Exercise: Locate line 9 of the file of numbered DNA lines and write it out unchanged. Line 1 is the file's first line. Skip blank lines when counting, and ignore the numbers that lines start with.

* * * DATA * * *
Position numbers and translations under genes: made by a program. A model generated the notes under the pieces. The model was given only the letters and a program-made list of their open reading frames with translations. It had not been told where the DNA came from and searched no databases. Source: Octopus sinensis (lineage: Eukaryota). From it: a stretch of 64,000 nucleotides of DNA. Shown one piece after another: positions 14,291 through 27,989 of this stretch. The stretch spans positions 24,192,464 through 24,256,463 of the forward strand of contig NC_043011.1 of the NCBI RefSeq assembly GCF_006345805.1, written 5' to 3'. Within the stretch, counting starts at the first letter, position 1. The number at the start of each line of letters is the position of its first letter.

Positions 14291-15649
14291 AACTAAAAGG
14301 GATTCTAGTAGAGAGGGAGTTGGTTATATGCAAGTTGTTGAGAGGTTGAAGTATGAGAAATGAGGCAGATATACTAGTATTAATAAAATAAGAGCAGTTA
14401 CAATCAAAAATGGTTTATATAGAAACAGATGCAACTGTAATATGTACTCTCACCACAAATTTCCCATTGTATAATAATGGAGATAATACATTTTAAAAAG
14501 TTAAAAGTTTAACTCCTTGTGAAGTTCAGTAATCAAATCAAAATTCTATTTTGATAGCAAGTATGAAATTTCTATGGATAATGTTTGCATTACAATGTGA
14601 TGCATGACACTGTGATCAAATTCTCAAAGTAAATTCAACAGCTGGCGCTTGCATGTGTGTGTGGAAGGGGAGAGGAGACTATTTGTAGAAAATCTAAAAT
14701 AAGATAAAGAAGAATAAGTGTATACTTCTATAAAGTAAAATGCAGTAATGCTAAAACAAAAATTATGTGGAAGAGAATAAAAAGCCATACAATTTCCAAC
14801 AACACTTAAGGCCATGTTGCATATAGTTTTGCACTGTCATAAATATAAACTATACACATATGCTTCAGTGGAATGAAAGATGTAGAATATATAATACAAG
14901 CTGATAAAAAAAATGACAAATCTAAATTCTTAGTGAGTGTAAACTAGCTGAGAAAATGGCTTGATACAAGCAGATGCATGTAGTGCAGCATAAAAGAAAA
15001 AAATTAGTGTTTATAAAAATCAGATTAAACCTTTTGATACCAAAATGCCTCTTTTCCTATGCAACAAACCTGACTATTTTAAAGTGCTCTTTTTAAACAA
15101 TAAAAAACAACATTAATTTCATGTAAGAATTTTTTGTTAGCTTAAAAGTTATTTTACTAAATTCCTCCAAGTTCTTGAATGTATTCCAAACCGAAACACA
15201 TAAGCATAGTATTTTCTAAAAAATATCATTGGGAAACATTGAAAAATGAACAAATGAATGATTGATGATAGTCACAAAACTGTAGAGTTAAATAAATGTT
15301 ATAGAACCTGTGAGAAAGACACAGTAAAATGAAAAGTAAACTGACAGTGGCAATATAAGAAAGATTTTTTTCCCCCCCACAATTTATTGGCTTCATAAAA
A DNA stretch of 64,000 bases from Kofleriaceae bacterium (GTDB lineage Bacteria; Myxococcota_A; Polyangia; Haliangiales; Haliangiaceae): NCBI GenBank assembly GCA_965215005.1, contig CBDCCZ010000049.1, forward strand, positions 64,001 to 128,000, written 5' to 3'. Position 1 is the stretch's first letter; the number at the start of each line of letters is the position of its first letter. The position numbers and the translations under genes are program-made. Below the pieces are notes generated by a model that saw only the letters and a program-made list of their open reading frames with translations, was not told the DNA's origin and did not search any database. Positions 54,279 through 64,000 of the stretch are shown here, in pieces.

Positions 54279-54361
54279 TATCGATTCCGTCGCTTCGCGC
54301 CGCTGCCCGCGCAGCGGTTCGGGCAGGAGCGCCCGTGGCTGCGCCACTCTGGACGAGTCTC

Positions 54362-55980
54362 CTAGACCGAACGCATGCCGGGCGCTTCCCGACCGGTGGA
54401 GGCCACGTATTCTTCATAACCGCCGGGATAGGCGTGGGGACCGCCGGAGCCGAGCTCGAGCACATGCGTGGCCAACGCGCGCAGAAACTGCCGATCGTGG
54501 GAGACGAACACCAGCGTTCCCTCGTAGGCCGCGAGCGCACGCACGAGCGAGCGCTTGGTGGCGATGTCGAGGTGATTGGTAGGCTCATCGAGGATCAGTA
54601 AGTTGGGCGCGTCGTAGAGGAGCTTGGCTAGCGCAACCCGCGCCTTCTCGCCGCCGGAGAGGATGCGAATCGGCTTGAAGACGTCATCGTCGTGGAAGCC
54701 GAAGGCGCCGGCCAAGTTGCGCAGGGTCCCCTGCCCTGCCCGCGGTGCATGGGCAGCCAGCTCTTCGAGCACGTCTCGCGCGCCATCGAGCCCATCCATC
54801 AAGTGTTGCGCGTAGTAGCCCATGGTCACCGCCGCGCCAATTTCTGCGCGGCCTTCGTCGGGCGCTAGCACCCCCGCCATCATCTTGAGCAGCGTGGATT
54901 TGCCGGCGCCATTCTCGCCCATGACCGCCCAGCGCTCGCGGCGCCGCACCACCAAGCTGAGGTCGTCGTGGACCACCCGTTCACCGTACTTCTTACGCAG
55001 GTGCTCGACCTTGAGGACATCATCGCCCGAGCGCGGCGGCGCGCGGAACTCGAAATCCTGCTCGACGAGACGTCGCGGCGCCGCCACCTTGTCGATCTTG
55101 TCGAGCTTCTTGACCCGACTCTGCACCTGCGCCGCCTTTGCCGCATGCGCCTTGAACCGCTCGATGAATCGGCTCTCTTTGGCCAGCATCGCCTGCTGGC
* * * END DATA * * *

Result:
14801 AACACTTAAGGCCATGTTGCATATAGTTTTGCACTGTCATAAATATAAACTATACACATATGCTTCAGTGGAATGAAAGATGTAGAATATATAATACAAG